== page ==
Here are some examples of best practices in business trust-building.

    Understand your stakeholders' values

    Although the pandemic has had a profound impact, it’s also given us the chance to step back and gain a deeper understanding of what our stakeholders value.

    • What do your customers value? Do they care about social justice, environmental causes, data protection or something else entirely? What type of brands do they want to support?
    • What kind of company do your employees want to work for? What does working for your company say about them and their professional brand?
    • What kind of company do your business partners want to align with? Will your values create a positive or negative reflection on their brand?

    Assess your trustworthiness

    Once you have a clear idea of what values your customers, employees and business partners are looking to align with, look inside your own organisation to assess how well your people engender trust.

    A 2020 Deloitte survey pinpointed four critical contributors to trust.

    • Humanity: Does your organisation genuinely care for the experiences and wellbeing of others?
    • Transparency: Does your organisation openly share information, motives and choices in plain language?
    • Capability: Does your organisation possess the means to meet expectations?
    • Reliability: Does your organisation consistently and dependably deliver upon promises made?

    To gauge your trustworthiness, Deloitte recommends asking your customers, employees and business partners directly how well your organisation meets expectations in each of these areas.

    Examples of best practices in business - two colleagues shaking hands

    Coordinate trust efforts across functions

    Alignment between different business functions is key to building trust within your organisation. When working on trust-building efforts, you’ll need efficient coordination between business units such as product development, HR, marketing and IT.

    As with any company-wide endeavour, gaining support from the executive team is crucial to the success of projects like this. Involving them early and often can help bolster the success of your trust-building efforts.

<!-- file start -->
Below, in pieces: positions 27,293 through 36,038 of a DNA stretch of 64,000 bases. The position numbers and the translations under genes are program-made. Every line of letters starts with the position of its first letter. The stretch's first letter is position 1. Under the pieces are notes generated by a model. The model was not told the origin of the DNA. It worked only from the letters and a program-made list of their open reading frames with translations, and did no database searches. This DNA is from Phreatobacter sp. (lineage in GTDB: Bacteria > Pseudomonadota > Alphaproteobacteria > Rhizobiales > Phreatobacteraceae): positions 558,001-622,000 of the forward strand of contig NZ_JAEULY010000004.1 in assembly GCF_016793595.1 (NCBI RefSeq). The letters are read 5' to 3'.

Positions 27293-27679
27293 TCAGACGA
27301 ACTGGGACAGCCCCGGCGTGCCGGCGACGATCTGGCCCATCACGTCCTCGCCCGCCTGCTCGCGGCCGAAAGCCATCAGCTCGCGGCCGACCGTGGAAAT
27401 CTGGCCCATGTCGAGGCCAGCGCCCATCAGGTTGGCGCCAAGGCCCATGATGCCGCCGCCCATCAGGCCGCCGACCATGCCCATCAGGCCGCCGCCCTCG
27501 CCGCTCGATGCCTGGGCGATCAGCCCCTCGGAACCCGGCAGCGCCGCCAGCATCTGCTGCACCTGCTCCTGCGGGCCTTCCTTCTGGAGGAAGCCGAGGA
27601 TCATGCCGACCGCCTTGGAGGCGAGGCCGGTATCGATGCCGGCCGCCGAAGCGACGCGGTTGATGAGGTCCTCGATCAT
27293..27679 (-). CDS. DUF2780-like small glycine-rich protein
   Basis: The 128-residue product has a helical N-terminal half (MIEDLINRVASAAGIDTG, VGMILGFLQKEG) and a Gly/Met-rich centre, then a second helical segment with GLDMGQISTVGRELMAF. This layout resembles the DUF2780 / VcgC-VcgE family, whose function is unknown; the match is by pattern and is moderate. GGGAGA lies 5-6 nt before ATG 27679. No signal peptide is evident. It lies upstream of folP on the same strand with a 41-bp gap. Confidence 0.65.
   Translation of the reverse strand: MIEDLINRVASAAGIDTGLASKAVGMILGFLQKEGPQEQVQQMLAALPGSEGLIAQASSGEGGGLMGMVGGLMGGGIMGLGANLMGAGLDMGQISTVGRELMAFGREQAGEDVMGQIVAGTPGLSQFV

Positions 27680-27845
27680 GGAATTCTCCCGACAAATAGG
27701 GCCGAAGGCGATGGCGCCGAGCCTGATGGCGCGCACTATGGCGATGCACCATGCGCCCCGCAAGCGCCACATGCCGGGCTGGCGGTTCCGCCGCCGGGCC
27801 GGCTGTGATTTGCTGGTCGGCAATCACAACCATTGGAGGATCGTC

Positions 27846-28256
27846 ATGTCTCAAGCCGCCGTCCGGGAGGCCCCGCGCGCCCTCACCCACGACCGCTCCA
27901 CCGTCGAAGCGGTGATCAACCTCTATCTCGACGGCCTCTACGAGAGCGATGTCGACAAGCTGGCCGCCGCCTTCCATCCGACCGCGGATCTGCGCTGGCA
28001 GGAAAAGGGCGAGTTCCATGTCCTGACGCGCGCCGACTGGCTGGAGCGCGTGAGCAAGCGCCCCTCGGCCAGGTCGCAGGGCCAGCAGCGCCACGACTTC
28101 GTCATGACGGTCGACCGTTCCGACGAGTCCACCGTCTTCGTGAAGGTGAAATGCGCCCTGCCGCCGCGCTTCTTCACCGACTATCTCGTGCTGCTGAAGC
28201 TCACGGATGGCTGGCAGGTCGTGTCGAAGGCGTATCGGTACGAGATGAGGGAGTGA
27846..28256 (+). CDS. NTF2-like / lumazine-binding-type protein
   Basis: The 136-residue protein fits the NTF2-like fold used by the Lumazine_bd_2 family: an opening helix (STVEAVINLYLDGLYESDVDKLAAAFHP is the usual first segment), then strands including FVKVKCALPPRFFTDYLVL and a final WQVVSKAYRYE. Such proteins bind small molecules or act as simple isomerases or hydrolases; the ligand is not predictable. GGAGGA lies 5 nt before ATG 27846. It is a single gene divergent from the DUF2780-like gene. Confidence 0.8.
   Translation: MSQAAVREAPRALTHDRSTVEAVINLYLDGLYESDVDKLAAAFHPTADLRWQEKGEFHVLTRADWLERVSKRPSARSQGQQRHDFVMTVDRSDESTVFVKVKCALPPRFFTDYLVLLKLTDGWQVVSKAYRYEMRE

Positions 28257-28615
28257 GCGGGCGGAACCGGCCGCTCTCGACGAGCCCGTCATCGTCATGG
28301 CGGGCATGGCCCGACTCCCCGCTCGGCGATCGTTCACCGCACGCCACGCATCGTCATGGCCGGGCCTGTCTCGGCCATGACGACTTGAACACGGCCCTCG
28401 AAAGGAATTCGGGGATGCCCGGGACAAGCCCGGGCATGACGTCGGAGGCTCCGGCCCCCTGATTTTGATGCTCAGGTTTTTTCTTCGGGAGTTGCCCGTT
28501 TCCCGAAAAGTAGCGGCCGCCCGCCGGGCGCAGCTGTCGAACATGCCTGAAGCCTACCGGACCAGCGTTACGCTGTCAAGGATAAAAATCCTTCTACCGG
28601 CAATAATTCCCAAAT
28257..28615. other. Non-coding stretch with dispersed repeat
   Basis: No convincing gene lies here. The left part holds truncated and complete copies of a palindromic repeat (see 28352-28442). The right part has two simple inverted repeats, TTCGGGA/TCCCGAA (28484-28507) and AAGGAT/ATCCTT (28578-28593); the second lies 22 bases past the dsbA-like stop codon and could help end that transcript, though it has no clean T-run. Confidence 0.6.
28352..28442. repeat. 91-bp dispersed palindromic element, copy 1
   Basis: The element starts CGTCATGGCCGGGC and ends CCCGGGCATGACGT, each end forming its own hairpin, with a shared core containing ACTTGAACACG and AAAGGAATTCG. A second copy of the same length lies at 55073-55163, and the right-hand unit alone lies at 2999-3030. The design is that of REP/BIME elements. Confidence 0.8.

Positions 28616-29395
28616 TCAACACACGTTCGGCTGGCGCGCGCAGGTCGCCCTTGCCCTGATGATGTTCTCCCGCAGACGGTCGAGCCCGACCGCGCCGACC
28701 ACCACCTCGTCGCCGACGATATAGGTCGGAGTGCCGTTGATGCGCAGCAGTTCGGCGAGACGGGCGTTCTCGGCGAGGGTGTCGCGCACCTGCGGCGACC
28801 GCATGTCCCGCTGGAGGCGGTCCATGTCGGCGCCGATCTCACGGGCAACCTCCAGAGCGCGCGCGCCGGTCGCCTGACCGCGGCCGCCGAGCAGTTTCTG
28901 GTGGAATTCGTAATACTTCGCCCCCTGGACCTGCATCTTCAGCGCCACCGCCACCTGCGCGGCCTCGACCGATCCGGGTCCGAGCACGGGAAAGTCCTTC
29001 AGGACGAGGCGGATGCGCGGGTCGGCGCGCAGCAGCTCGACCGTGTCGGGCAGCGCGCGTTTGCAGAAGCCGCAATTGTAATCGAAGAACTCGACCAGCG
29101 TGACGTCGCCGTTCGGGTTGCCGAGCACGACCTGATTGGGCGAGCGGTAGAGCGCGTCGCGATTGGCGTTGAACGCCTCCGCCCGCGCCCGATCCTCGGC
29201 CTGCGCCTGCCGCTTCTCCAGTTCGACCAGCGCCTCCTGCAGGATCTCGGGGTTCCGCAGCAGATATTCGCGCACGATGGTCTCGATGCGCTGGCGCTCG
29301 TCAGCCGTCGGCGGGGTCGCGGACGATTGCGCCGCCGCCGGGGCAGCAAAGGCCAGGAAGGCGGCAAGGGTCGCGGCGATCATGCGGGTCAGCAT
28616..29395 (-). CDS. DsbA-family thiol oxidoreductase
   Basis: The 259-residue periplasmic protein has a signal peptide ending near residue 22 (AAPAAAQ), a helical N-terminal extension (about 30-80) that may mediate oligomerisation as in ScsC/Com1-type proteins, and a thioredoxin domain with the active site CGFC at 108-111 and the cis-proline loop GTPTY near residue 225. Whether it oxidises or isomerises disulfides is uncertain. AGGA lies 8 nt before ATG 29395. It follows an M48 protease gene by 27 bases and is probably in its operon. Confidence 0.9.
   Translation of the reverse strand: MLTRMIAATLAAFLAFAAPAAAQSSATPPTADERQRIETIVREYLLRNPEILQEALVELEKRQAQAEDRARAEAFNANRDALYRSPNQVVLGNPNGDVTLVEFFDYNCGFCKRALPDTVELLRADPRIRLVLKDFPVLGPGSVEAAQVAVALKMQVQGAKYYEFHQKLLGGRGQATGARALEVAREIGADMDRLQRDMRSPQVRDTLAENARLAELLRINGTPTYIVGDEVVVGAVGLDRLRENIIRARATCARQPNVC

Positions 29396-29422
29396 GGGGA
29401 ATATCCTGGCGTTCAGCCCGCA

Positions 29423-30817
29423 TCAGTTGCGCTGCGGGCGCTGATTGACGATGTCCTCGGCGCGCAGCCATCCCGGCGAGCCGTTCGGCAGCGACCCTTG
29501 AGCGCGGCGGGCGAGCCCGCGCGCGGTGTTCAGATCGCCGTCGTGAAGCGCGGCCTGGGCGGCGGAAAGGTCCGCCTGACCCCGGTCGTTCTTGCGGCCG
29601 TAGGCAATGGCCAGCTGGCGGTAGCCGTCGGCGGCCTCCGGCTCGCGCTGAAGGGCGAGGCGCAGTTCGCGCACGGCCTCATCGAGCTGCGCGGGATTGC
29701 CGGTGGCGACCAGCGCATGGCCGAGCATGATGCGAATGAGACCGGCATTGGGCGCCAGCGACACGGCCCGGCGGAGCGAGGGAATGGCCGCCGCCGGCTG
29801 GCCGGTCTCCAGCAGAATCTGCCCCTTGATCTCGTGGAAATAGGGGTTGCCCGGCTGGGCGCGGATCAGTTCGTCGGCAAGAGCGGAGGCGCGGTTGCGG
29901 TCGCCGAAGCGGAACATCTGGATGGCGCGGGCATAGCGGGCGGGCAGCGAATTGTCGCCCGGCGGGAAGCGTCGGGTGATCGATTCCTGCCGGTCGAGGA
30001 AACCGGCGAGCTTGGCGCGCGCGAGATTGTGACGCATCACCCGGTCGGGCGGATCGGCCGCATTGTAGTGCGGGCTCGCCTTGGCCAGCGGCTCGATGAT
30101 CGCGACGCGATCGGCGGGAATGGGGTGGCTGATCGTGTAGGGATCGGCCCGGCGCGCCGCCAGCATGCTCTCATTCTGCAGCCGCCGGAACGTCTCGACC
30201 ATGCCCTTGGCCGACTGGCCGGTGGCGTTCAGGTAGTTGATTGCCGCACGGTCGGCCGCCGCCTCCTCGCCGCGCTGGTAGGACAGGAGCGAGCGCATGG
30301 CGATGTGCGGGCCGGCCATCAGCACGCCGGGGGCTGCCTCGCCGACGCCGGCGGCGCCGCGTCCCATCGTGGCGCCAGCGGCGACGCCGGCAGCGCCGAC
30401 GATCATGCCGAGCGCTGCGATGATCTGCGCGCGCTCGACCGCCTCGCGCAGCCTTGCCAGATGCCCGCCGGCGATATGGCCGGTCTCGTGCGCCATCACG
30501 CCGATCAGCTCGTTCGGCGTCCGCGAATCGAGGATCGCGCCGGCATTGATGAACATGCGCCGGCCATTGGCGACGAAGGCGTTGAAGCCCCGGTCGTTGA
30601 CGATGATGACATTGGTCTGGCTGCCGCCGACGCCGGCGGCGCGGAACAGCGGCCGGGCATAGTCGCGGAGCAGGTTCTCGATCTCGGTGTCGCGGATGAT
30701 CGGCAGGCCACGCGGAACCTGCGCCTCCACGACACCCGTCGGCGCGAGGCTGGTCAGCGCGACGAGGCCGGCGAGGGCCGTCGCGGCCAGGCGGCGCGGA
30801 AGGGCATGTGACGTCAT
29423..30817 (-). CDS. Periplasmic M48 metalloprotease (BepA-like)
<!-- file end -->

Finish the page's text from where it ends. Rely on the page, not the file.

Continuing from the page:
Building trust across borders

    Understanding how trust is defined and built is key to gaining a competitive advantage. The problem is that not everyone defines trust in the same way.

    For example, while North American and European cultures tend to correlate openness with trust, leaders in Asia-Pacific put more weight on reputation and competency when assessing trustworthiness.

    Businesses looking to set up in the Asia-Pacific region need to understand these cultural subtleties. It’s an important first step in creating strong bonds with customers, employees and business partners.

    Partnering with a corporate advisory firm that understands these regional subtleties is a smart move, especially if you don’t have people within your organisation who can help you navigate these complexities.

    BoardRoom has an extensive network of professionals with the right expertise to help you understand the market. It simplifies business across the Asia-Pacific region and, most importantly, helps you comply with local laws and stay in tune with your company values. You can find us in:

    • Singapore
    • Australia
    • China
    • Hong Kong
    • Malaysia.
    Map of air routes in Asia

    Is it time to redefine your corporate values?

    Forrester believes that trusted organisations will be the ones that succeed in the 2020s. They’re confident that trusted organisations will build unbreakable bonds with customers, attract the most dedicated talent and create hard-to-copy engagement models with partners and emerging technologies. And that this concept is something people will actually embrace instead of fear.

    However, this sort of task takes a lot of introspection and requires input and coordination from many business functions. Implementing any change or business transformation requires an in-depth understanding of how your team operates, and what support you need to provide to ensure proficiency and adaptability throughout the process.

    It could be one of the most important things you do this year, but it’s not important enough to let your business operations fall by the wayside.

    Let BoardRoom take care of your day-to-day corporate services so you can focus on building long-term strategies to build trust. Whether it’s outsourcing your payroll or having a trustworthy partner to take care of your tax, we can help.

    Take a look at our comprehensive suite of services online:

    Get in touch to find out more about how we can help your organisation.